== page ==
ASEAN national authorities are also traditionally reluctant to share or cede sovereignty to the authorities of other ASEAN members (although ASEAN trade ministries regularly conduct cross-border visits to conduct on-site checks as part of anti-dumping investigations). Unlike the EU or NAFTA, joint teams to ensure compliance and control of violations have not been widely used. Instead, ASEAN national authorities must rely on the verification and analysis of other ASEAN national authorities to determine whether AFTA`s measures, such as the rule of origin, are being complied with. Differences of opinion may arise between national authorities. Again, the ASEAN secretariat can help resolve a dispute, but it has no right to resolve it. These two agreements have a collective impact by making ASEAN the strategic hub of global sourcing and manufacturing. With a base of 150 million consumers of the middle class aSEAN, this market, which was then coupled with the 250 million from China and India, represents a middle-class consumer market, with a total free trade of about 650 million people – today. By 2030, in the face of Asia`s growing prosperity and growing dynamism, about 64% of the world`s middle class will be established in Asia, representing 40% of the total global consumption of the middle class. An Introduction to Tax Treaties Across Asia In this issue of Asia Briefing Magazine, we examine the different types of trade and tax agreements that exist between Asian nations. These include bilateral investment agreements, bilateral double taxation agreements and free trade agreements that cover all companies directly active in Asia. The European Union is considering a bilateral agreement with the Association of Southeast Asian Nations (ASEAN). On May 4, 2007, the two sides agreed to begin negotiations.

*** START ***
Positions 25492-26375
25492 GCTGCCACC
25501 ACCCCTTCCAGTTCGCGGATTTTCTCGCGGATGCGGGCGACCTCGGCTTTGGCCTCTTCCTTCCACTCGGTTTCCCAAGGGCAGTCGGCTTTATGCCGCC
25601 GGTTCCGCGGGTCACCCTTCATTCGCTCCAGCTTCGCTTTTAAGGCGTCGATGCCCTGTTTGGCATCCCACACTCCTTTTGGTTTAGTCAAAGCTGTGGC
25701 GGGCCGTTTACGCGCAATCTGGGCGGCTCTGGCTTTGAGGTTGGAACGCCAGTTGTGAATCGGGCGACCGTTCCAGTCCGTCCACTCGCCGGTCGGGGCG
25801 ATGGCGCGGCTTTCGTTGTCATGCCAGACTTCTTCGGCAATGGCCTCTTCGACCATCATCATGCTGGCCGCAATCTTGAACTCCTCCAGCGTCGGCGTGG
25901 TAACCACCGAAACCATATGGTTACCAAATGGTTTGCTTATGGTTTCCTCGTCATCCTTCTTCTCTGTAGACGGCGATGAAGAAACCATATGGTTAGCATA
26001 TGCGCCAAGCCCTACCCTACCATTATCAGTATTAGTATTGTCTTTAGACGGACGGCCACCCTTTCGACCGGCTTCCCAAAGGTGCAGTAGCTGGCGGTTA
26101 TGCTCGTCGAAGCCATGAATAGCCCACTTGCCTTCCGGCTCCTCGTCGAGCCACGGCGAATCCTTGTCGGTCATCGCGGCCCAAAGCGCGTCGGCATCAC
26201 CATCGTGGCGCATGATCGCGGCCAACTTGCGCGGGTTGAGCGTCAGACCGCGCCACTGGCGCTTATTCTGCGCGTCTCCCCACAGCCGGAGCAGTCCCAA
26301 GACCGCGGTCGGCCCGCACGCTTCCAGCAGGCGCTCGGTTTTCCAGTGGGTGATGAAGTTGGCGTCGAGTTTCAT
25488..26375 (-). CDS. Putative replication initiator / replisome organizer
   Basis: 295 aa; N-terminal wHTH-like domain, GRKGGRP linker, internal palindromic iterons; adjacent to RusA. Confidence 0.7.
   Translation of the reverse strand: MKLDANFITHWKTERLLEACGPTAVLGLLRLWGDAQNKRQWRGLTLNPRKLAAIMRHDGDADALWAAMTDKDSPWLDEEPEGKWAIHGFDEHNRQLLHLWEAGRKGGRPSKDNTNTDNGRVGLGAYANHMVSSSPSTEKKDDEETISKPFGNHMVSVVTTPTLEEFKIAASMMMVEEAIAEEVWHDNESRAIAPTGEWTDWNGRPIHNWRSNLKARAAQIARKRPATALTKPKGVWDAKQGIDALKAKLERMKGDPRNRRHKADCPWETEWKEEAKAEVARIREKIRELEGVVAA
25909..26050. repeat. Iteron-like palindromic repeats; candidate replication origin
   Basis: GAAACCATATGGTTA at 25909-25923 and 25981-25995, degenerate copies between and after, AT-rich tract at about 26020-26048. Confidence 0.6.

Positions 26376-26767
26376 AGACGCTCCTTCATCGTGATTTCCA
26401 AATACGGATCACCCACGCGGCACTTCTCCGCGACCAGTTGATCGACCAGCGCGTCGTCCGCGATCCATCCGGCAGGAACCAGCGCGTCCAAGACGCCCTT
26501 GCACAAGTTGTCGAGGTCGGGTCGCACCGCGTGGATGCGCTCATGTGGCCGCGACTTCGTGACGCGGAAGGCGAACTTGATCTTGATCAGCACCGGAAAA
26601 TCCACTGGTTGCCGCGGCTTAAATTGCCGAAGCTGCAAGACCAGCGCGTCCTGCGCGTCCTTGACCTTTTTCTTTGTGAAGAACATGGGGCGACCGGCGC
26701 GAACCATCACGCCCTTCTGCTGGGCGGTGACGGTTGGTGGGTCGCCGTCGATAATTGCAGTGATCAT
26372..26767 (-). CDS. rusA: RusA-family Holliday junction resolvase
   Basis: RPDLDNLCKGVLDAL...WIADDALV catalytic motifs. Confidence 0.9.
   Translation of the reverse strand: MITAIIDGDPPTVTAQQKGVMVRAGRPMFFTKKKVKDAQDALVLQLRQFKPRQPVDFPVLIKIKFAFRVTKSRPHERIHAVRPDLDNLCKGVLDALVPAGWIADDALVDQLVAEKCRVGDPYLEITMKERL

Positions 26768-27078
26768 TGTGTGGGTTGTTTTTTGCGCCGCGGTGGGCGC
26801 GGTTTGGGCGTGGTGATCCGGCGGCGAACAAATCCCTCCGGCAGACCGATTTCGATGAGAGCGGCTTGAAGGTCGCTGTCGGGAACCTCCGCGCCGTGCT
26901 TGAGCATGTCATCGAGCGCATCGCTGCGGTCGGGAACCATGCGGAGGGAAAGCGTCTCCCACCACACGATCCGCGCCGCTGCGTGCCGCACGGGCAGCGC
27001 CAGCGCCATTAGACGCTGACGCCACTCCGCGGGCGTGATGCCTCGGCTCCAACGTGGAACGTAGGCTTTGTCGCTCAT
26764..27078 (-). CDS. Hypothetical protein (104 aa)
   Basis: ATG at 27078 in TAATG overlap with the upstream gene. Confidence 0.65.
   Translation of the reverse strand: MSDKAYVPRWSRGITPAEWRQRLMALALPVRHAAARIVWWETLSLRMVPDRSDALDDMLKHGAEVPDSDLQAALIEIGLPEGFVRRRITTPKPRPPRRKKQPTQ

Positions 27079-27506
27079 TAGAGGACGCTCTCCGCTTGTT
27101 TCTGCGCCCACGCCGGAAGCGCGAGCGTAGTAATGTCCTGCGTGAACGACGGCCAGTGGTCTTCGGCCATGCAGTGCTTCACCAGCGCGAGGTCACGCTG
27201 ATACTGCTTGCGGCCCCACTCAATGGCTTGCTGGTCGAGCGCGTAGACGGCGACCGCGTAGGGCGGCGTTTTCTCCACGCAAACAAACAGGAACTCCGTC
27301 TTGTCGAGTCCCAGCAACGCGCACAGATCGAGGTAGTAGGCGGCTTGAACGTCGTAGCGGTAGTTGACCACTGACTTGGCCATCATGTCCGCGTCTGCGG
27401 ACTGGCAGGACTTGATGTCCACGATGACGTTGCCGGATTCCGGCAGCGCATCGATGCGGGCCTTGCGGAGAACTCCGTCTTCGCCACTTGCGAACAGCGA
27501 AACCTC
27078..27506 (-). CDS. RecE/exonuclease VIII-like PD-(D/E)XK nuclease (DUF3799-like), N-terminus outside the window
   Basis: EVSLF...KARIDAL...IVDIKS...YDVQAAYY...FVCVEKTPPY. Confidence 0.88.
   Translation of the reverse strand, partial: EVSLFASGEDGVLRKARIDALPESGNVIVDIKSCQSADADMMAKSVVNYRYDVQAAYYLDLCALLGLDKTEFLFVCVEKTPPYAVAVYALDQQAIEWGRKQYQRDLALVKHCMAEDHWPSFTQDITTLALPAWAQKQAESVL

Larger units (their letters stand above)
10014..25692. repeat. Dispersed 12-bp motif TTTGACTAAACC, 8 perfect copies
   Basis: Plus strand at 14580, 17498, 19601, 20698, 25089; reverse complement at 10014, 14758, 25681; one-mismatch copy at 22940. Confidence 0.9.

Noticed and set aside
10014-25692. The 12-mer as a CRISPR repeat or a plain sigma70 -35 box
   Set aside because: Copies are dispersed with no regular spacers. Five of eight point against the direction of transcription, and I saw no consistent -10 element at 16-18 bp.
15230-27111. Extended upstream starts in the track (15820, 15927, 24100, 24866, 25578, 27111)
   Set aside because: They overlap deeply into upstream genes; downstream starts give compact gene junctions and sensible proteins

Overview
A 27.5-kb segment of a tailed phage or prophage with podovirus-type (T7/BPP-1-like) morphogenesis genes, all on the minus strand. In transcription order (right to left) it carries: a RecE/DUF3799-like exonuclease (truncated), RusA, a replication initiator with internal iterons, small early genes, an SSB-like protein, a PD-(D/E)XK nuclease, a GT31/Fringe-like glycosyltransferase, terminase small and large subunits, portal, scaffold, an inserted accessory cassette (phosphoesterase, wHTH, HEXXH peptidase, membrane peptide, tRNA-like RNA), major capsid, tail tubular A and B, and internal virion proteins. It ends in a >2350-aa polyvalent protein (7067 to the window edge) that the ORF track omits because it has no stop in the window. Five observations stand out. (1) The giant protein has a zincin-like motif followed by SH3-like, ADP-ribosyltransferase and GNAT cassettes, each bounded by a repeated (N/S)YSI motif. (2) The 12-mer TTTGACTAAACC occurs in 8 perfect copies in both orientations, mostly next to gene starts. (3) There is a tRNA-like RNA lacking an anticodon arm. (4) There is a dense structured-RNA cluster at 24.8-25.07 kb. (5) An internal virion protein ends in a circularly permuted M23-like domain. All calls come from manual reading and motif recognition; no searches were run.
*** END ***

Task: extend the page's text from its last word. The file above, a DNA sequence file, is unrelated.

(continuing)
ASEAN has concluded a number of free trade agreements with other Asian countries that are radically changing the global public procurement and production landscape. It has, for example, a contract with China that has effectively reduced tariff reduction to nearly 8,000 product categories, or 90% of imported goods, to zero. These favourable conditions came into force in China and in ASEAN members, including Brunei, Indonesia, Malaysia, the Philippines, Singapore and Thailand. Although these ASEAN national customs and trade authorities coordinate with each other, disputes can arise. The ASEAN secretariat does not have the legal authority to resolve these disputes, so disputes are resolved bilaterally through informal means or dispute resolution. Negotiations have been slow and it is not certain that the final agreement will be in the form of separate agreements between the EU and the various ASEAN members, which the EU seems to prefer. This would allow European governments not to fulfill all the commitments that support the Burmese regime, but also to deal with the economic heterogeneity among ASEAN members. This new analysis proposes to examine two key areas, including port facilities and competitiveness in Internet services.
According to the report, reforms in these areas could increase ASEAN trade by 7.5% ($22 billion) and 5.7% ($17 billion). On the other hand, a reduction in tariffs on all ASEAN members on the South-East Asia regional average would increase intra-regional trade by about 2% ($6.3 billion).  The Framework Agreement for Comprehensive Economic Cooperation between ASEAN and China (ACFTA) was signed in November 2002.